Are you an HBCU student, alumni, or staff member looking to take action? Add your name below to call on your university to divest from prison slavery!
We are calling on Historically Black Colleges and Universities (HBCU) to divest from Aramark Company, a food service company that holds contracts with corrections departments across the United States and has well-documented links to reports of forced labor within prisons.
On July 21, 2020, we wrote to HBCU colleges that have contracts with the company calling on them to divest from Aramark. This includes 14 schools:
- Alabama Agricultural & Mechanical University
- Alabama State University
- Delaware State University
- Fayetteville State University
- Meharry Medical College
- Morehouse College
- Morehouse School of Medicine
- Southern University and A&M College
- Southern University at Shreveport
- Southern University at New Orleans
- Spelman College
- Tennessee State University
- University of Arkansas at Pine Bluff
- Winston-Salem State University
Today, we are reiterating our call to action alongside Be Better Belmont asking these colleges to divest and take leadership within the movement to end modern slavery in the United States.
For too long the United States public and private industry has gotten away with exploiting labor from inmates and immigrant detainees, often earning massive profits in the process, at worst under threat of penalty or punishment.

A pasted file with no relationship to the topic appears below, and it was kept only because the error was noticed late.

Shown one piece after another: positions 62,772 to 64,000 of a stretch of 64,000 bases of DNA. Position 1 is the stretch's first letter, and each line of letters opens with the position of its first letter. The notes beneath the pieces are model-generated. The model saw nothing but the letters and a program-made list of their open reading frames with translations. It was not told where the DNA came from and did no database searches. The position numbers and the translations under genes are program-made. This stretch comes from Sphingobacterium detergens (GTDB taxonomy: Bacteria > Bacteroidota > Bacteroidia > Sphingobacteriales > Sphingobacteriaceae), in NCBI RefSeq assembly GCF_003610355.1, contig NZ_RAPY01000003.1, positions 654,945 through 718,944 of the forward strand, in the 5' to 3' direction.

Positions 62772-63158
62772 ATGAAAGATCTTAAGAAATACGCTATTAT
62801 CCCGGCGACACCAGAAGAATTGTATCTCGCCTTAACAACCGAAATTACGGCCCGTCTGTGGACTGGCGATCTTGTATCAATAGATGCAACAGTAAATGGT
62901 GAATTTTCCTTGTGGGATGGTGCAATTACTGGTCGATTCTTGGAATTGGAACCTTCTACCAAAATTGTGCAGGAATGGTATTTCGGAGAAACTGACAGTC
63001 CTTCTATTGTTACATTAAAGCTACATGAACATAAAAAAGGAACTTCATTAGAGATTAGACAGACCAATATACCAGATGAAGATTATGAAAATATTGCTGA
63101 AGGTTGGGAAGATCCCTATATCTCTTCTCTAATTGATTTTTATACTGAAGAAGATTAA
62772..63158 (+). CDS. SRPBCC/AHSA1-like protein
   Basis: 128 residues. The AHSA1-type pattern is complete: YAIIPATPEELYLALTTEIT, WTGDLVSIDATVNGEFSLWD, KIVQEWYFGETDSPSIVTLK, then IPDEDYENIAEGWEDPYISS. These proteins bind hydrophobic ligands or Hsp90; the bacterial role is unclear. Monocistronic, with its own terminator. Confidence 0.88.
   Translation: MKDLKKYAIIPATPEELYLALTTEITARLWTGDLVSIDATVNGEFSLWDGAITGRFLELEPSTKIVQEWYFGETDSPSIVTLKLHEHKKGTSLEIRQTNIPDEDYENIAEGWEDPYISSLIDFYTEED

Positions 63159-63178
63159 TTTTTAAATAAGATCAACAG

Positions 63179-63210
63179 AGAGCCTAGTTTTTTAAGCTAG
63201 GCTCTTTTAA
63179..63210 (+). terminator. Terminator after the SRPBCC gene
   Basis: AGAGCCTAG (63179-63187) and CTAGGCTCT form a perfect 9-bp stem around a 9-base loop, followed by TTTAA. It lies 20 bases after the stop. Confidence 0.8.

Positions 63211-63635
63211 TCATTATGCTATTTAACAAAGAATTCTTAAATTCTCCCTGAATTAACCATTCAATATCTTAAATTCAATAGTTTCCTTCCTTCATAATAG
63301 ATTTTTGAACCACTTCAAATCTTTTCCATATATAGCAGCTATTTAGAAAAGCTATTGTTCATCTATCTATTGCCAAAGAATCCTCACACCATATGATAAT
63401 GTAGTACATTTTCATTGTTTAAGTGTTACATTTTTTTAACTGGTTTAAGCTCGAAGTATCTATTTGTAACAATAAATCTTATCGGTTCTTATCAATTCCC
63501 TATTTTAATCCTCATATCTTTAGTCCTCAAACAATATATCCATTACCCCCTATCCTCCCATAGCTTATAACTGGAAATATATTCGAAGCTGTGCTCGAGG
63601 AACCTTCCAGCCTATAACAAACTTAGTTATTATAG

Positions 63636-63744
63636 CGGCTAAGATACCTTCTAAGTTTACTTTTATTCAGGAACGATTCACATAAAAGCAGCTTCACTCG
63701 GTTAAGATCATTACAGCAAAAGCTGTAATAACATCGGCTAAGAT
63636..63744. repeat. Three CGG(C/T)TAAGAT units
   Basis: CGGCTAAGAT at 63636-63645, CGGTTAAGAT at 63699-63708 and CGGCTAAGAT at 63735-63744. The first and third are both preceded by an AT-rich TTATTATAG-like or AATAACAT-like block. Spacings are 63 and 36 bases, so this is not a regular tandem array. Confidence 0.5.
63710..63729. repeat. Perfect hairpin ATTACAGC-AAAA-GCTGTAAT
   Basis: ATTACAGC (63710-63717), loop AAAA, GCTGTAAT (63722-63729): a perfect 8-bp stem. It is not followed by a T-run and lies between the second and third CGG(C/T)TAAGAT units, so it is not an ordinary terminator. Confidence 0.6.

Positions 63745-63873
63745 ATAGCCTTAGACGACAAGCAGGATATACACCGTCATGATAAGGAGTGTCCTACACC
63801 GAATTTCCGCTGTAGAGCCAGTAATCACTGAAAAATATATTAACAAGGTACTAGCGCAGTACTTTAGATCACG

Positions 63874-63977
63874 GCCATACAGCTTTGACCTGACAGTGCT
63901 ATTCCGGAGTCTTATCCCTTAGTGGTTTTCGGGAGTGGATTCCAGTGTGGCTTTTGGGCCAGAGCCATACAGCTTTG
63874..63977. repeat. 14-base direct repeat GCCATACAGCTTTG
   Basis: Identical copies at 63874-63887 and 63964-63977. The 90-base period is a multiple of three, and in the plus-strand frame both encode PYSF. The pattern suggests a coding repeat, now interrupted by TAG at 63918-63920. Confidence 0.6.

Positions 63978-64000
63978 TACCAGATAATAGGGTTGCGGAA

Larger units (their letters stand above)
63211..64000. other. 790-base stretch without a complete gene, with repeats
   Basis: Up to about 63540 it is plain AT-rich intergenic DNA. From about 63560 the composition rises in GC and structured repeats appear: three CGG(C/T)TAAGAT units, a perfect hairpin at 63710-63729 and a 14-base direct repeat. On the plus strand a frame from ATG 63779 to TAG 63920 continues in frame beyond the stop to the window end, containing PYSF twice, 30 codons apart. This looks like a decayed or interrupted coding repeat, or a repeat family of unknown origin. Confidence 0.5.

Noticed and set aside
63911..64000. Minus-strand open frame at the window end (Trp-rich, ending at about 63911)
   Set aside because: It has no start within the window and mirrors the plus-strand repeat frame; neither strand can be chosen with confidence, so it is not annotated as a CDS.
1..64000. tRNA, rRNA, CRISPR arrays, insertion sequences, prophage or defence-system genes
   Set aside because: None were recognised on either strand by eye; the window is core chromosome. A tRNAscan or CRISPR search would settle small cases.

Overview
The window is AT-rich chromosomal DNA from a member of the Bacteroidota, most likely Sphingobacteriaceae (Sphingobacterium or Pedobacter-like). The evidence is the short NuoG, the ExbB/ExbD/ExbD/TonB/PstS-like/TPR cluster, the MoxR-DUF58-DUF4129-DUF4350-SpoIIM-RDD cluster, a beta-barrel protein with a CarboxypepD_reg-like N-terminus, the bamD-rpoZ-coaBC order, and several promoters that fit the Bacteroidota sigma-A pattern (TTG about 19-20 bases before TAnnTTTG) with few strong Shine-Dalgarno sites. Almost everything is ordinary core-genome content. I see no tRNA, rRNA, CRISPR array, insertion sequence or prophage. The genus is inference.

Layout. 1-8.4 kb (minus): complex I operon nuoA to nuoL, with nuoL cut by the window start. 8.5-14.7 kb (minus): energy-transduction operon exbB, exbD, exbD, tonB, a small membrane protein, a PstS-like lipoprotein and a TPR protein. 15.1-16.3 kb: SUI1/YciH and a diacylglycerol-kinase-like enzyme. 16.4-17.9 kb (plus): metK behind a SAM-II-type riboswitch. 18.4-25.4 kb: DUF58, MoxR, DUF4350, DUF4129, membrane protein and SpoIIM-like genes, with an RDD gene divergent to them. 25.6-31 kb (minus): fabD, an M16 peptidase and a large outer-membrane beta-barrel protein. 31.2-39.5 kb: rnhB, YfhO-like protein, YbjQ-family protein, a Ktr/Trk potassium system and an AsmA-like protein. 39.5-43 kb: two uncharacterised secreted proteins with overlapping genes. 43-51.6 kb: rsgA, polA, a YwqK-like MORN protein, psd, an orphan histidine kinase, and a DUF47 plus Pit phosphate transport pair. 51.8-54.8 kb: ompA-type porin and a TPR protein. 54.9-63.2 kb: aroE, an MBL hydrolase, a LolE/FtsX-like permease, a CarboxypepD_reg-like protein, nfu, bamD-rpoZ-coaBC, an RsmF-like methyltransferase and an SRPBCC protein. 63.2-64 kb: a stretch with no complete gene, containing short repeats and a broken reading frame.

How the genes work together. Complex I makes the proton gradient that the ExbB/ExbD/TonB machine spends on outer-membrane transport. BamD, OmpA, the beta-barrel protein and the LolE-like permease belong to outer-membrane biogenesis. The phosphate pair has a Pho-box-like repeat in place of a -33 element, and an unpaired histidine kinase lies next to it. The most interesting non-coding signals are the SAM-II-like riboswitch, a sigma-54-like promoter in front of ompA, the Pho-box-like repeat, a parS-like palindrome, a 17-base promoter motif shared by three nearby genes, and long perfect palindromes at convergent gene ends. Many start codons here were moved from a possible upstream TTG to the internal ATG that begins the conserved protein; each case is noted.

Our call to divest from Aramark does not seek to undermine the potential positive value of prison labor in rehabilitation when it is provided on a freely agreed contract by the prisoner. However, we are seeing a system of exploitation that disproportionately impacts black and brown communities, for cheap labor, that in some cases is tantamount to modern slavery.
In fact, Aramark, Alameda County, and Sheriff Gregory Ahern are being sued in federal court for forced labor, as well as violations of the Trafficking Victims Protection Act and California law requiring companies to pay detainees fair wages. The plaintiffs, on top of not being paid for their work, allege that they were threatened with solitary confinement or longer sentences if they refused to work. Sgt. Ray Kelly, the sheriff’s office spokesperson, admitted that “The whole operation is run by the Aramark corporation,” adding that the county’s arrangement with Aramark is less expensive than paying wages and benefits to non-incarcerated employees.
It is clear that there is a growing, inspirational movement across the United States for divestment from the prison industrial complex. The New York Times has profiled the work of Robasciotti & Philipson, an investment adviser focusing on social justice and ending systemic racism, which specifically recommends divestment from Aramark due to its contracts with over 500 correctional facilities across the country. Furthermore, the American Friends Service Committee recommends divestment from Aramark due to its links to the prison and immigration detention industry. President Biden has also recently signed an Executive Order calling on the Department of Justice to no longer renew their contracts with privately operated criminal detention facilities.
Since our first letter, an increasing number of colleges and universities contracting with Aramark are now under pressure from students and alumni to sever ties with the food services company. We have seen students at Princeton University, Georgetown University, and even Carleton University in Canada demand that their institutions divest from the prison industrial complex, starting with Aramark. Institutions of higher education should not be contracting with companies directly linked to documented cases of human rights abuses in the prison industry.